CHIDEYA: John, what about you? I mean what do you see in the writing world?

Mr. RIDLEY: Well, I agree with Monica's assessment in general about Hollywood. It's definitely better than it was, you know, 13 years ago when I started. But when you look at the amount of entertainment that's also out there now…

Ms. SWANN: Yes.

Mr. RIDLEY: …I mean 13 years ago there were still four networks. Now you have all these cable networks and everything. And you look at, you know, the number of really prominent black actors who can make a project go. You know, you have Will Smith and you have Denzel Washington. You know, Jamie Foxx, as talented as he is, you know, had two movies that didn't do so well. You know, he had Stealth and Miami Vice.

And let me tell you, it's not a black or white thing. You look at Tom Cruise. You know, a couple of missteps…

Ms. SWANN: Exactly.

Mr. RIDLEY: …and people shake their head a little.

CHIDEYA: A couple?

Mr. RIDLEY: Well, you know, I mean here's the thing. He still makes a lot of money.

Ms. SWANN: Right.

Mr. RIDLEY: But based on how much he costs, is it worth it? You know, so these things about power and who can do what, it's all very tentative. You know. It just changes like the price of gasoline. One minute we're getting killed, now it's $59 for a barrel of gasoline and we're happy again. But, you know, hey, two years ago it was $40. So you look at behind the scenes, are there more black television shows on? Yes there are. But they're all on Sunday nights on the CW.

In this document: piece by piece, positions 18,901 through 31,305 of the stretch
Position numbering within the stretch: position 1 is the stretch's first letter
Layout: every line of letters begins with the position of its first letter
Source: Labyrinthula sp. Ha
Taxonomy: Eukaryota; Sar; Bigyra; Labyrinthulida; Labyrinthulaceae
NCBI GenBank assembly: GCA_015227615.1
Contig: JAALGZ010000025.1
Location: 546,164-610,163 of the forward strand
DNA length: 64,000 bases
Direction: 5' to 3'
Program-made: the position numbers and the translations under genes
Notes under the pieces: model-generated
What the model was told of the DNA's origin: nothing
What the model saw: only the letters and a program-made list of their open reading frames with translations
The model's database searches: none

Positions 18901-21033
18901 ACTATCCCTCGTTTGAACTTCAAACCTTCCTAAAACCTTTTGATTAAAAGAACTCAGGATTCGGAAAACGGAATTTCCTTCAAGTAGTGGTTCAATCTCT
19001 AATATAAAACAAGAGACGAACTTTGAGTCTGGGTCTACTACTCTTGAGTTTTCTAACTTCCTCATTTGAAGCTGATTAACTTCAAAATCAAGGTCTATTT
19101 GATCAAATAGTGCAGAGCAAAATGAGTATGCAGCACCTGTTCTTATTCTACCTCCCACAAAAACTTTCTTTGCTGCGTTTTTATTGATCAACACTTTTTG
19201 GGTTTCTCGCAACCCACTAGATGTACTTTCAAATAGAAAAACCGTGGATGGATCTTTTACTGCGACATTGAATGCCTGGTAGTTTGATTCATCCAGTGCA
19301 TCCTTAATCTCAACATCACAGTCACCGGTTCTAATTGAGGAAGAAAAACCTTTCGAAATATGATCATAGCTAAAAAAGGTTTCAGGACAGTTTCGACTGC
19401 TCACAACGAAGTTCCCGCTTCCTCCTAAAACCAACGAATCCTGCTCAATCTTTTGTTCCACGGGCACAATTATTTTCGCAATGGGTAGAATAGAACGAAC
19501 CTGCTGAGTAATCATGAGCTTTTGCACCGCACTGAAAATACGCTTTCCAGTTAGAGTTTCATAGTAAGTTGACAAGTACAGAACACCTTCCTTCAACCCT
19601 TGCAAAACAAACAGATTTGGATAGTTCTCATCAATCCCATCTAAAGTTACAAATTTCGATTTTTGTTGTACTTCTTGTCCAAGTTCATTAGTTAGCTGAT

Ms. SWANN: Right.

Mr. RIDLEY: Is that right or is that good? Should we see more black shows all over the dial? You know, you look at Grey's Anatomy, a show created by a black woman, written by a black woman. That's fantastic. But is there a trickle-down effect?

Ms. SWANN: Right.

Mr. RIDLEY: You know, how many shows that are being pitched this year are being pitched by black writers or are being looked at seriously as multicultural shows? I can tell you, having just going through the pitch season, not many of them.

CHIDEYA: What about you, Erika?

Ms. CONNER: Well, I mean I share the same sentiments, exactly what John is saying, and particularly what Monica is saying from the casting point of view. Because as a producer you do sort of walk into a room and you are kind of a casting director, because you're pitching a vision. You're pitching talent.

And the hardest part for me is that to walk into a room and not see my peers in the room, someone that will say I get it, I understand it. You know what I mean? It's really about not being afraid and just really allowing real talent and educated talent to come through, because we're there. We're here.

CHIDEYA: Well, Erika, Monica and John, thank you so much.

Mr. RIDLEY: Thank you.

Ms. SWANN: Thank you.

Ms. CONNER: Thank you.

Mr. RIDLEY: Thanks for having us.

CHIDEYA: Erika Conner co-produced the film Idlewild. She's at NPR affiliate Georgia Public Radio in Atlanta. And with me at our NPR West studios we've had Monica Swann, who is a casting agent and director who's worked on films, including Roll Bounce. And film writer, producer and director John Ridley.

(Soundbite of music)

CHIDEYA: Next on NEWS & NOTES, a camp that teaches young businesspeople a lesson in commerce through hip-hop, and the history of an African man who, caged like an animal, became one of his country's biggest amusement part attractions.